How to Make Moroccan Pita Bread

  • 01 of 06

    What Is Batbout?

    Moroccan Batbout
    The Spruce / Christine Benlafquih

    Batbout is a soft, chewy Moroccan bread very similar to pita. Also known as mkhamer, toghrift, and matlou', it's cooked on the stove rather than baked in the oven.

    During cooking, the batbout should puff up as it fills with air, leaving a pocket that can be stuffed with any kind of sandwich filling or spread. The following photo tutorial will show you how to make batbout.

    Continue to 2 of 6 below.
  • 02 of 06

    Make the Dough and Divide It

    Make the dough and divide it into balls
    The Spruce / Christine Benlafquih

    Start by making the dough for the batbout.

    Divide the dough into balls. Keep in mind that the diameter of the cooked batbout will be about 2 1/2 times larger than the diameter of the ball of dough.

    Place the balls of dough on a lightly floured surface. Cover with a towel, and leave the dough to rest for 10 to 15 minutes.

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  • 03 of 06

    Roll out the Dough

    Roll out the dough into a thin circle
    The Spruce / Christine Benlafquih

    After the dough has rested, take a ball of dough and roll it out into a circle on a lightly floured surface. It should be quite thin—about 1/8 inch thick.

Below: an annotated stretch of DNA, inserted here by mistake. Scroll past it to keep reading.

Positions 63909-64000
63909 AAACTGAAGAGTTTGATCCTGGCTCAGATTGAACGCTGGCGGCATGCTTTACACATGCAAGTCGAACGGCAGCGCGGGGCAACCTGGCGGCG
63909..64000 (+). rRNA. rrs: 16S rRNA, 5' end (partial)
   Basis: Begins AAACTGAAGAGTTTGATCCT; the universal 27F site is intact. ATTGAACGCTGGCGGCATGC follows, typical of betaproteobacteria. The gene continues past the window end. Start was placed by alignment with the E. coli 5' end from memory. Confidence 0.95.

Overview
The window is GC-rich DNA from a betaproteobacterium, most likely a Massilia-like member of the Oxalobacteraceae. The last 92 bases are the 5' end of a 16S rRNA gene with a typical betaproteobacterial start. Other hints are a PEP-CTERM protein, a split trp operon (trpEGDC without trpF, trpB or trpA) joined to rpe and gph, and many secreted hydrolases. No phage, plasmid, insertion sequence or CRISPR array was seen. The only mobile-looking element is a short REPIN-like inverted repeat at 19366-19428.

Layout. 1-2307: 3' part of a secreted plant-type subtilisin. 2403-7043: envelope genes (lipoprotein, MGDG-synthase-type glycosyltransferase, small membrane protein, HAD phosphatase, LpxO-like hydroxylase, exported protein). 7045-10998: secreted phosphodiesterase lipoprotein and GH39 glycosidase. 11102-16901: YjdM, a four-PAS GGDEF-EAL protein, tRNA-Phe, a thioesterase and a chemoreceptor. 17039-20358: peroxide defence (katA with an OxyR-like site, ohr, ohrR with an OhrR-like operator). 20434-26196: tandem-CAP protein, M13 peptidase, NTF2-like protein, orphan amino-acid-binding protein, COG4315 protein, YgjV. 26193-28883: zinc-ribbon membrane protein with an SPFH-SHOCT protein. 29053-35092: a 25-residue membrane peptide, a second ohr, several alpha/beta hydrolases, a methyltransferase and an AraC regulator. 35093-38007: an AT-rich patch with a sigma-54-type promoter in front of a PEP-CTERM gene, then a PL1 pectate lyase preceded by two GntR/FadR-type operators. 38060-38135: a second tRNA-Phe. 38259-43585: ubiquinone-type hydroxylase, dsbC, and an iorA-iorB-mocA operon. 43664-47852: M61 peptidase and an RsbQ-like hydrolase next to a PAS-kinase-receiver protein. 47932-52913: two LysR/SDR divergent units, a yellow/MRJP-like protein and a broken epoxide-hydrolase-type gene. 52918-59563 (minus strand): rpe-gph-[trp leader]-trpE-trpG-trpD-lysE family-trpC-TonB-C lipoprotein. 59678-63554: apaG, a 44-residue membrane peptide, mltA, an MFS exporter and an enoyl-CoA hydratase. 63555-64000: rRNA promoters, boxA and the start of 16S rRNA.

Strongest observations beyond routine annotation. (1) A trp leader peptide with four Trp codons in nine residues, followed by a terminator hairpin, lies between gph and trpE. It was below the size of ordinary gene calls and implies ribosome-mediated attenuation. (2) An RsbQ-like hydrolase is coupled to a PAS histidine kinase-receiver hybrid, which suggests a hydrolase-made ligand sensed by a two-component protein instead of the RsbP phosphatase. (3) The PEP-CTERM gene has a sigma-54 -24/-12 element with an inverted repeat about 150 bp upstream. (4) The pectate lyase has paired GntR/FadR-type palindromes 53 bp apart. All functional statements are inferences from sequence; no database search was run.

Repeat with all the balls of dough.

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  • 04 of 06

    Leave the Dough to Rise

    Leave the rolled out dough to rise
    The Spruce / Christine Benlafquih

    Transfer the rolled out dough to a towel and cover. Leave the batbout to rise until doubled, one hour or longer.

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  • 05 of 06

    Cook the Batbout

    Cook the batbout over medium heat
    The Spruce / Christine Benlafquih

    When the batbout have risen, preheat a pan or griddle over medium to medium-high heat. Allow ample time for your pan to get hot.

    Place as many rounds of dough as will fit onto your pan. Allow them to set briefly, then carefully turn them over before they begin to puff up.  

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  • 06 of 06

    The Batbout Will Puff Up

    The bread should puff up as it cooks
    The Spruce / Christine Benlafquih

    Continue to cook the batboutturning several more times, until evenly browned on both sides. During the cooking, you should see the batbout puff up as air heats in the pocket. 

    When the bread is cooked and golden brown, transfer it to a rack to cool. Be very careful while handling hot batbout, as steam trapped inside can escape from a crack and burn you.